D'Entrecasteaux, the first vessel in the B2M class, entered sea trails in October 2015. Credit: Ministère de la Défense.
The second B2M vessel, Bougainville, was launched in March 2016. Credit: Ministère de la Défense.
The D'Entrecasteaux multi-mission vessel was launched in August 2015. Credit: Julien1978.
The hull of the B2M class is of steel construction. Credit: Julien1978.

The Bâtiment Multi-Mission (B2M) class multi-mission, ocean-going vessels are being built by Kership, a joint venture (JV) between Piriou and DCNS, for the French Navy. They are intended to replace the BATRAL-class light transport ships.

The vessels are designed to carry out missions such as maritime surveillance, policing, and monitoring and protection in the overseas territories and exclusive economic zones (EEZ) of France.

They can also be used to combat illegal activities such as drug trafficking, illegal immigration and piracy. Civil missions of the vessels include humanitarian assistance, pollution control and fishery protection.

Orders and deliveries of multi-mission vessels

The French defence procurement agency Directorate General of Armaments (DGA) awarded a contract to DCNS and Piriou for the construction and delivery of three multi-mission vessels, along with providing associated maintenance services, in December 2013.

The contract also includes an option for a fourth vessel, which France made a decision to build in May 2015.

As the lead contractor for the B2M programme, Piriou will carry out the design and construction of the ships in Concarneau. DCNS is responsible for military studies, and supply of on-board communications systems (SITIP) and in-service support (ISS) for the vessels for six years.

The keel-laying of the first vessel, designated D’Entrecasteaux, was held in May 2014, and its launch took place in August 2015. The vessel will be based at Noumea, in French Caledonia, and entered sea trials in October 2015, after which it was received by the French Navy in March 2016.

Bougainville, the second vessel in the class, entered the construction phase in 2015 and was launched in February 2016. It is expected to be commissioned in the fourth quarter of 2016 and will be homeported at Papeete, in French Polynesia.

The third vessel, Champlain, will be commissioned in the first quarter of 2017 and will be based in Reunion. The fourth multi-mission vessel is expected to be commissioned in 2017.

Design and features of B2M class multi-mission vessels

The 65m-long, 14m-wide B2M-class features a bulbous bow. The hull is of steel construction, while the superstructure is made of aluminium.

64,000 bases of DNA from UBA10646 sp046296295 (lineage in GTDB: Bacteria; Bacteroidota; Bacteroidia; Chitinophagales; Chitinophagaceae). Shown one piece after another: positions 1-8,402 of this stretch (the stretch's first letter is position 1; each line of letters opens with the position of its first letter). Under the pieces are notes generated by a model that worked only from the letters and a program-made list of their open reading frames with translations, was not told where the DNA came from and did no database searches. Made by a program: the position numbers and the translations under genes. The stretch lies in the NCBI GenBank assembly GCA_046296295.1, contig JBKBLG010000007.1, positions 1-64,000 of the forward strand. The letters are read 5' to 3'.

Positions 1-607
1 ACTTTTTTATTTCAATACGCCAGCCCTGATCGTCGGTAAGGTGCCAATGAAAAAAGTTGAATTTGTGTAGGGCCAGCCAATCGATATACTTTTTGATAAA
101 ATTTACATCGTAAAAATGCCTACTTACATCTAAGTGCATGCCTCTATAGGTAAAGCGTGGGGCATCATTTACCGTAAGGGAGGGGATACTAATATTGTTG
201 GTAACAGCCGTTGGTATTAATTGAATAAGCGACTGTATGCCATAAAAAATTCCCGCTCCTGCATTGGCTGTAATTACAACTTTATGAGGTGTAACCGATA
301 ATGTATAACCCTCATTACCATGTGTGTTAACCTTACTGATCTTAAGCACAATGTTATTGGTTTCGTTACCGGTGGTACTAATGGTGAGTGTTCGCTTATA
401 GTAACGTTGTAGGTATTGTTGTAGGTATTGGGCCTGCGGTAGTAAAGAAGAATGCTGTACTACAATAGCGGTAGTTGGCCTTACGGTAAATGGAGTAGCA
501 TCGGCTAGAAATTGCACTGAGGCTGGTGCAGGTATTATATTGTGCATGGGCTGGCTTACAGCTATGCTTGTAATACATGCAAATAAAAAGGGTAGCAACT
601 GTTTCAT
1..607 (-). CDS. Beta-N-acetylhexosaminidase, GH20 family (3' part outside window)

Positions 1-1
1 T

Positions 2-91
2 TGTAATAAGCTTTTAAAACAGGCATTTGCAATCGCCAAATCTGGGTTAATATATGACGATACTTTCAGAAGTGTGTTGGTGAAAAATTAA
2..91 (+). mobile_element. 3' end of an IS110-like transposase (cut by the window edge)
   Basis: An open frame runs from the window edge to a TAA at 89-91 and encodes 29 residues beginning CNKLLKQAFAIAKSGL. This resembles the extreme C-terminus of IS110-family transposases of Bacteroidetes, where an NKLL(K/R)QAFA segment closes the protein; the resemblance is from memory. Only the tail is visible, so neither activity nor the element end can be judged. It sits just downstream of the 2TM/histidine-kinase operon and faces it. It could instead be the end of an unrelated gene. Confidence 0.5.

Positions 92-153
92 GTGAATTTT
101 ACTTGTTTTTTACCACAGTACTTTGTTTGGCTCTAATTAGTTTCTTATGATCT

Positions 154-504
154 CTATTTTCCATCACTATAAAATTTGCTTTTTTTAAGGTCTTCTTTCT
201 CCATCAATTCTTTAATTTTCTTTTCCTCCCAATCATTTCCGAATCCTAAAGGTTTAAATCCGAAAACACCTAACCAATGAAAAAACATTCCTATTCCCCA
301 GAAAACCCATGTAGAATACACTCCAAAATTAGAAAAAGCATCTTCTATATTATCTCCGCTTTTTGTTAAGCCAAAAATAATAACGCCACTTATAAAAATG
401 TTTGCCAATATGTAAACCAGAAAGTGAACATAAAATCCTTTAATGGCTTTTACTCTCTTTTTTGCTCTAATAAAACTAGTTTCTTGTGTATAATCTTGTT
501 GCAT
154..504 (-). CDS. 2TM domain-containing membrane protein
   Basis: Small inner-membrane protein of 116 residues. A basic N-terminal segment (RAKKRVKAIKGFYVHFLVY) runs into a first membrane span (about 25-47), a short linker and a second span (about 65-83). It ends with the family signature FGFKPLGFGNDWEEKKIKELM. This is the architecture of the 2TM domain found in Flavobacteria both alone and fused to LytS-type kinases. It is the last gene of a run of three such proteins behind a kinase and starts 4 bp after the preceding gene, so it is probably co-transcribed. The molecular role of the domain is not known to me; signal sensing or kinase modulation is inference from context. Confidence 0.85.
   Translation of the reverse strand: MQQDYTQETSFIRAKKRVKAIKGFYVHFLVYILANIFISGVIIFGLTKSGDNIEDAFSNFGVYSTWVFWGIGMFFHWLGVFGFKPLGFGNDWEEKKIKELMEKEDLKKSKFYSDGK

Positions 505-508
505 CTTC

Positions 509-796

The multi-mission vessel is manned by 20 crew members and can carry up to 20 survivors or refugees. It has a standard displacement of 1,500t and full-load displacement of 2,300t.

Command and control of the vessel is executed from the navigation bridge located above the main deck. Fitted with large windows on all sides, the bridge offers a 360° panoramic view of the sea.

The B2M-class houses telemedicine facilities, a medical area with treatment room, an operating room, and storage areas for containers and two 4×4 fully-equipped vehicles. The large, open deck area at the aft of the main deck supports logistics operations. A 17t crane is installed at the rear for lifting containers and equipment.

The vessel is attached with a winch to tow and help distressed vessels. It can carry two speedboats to support the duties of police forces, as well as an 8m-long pleasure craft to disembark personnel and freight.

The vessel’s flexible design allows for the installation of various optional systems. It has the ability to deploy divers for underwater intervention.

B2M-class armament

The B2M-class is armed with two 12.7mm x 99mm (.50-calibre) machine guns and two water cannons for protection from fire.

Navigation and communications

Each vessel is equipped with two QUADRANS fibre-optic gyrocompass and motion sensor systems, two independent warfare navigation software suites, one NETANS data distribution and processing unit, and multiple navigation sensors.

The antennae, marine radars and communications are located on the vessel’s bridge roof.

Propulsion and performance of B2M-class vessels

The B2M-class is powered by two diesel engines, driving two four-blade propellers. It can sail at a speed of 15k and can stay afloat for up to 30 days without refuelling. It has a draught of 4.2m and is capable of towing 20t of loads from a fixed point.

Contractors involved

SLCE Watermakers was chosen to supply two reverse osmosis (RO) units for the multi-mission vessels. Sirehna provided EasyDP® Dynamic Positioning systems.

In January 2014, Kership selected ENGIE Axima to deliver HVAC (heating ventilation and air conditioning) systems for the B2M ocean-going ships.

iXBlue was selected by Piriou for the supply of navigation suite QUADRANS in October 2014. BIO-SEA by BIO-UV provided BIO-SEA100 systems to treat ballast water.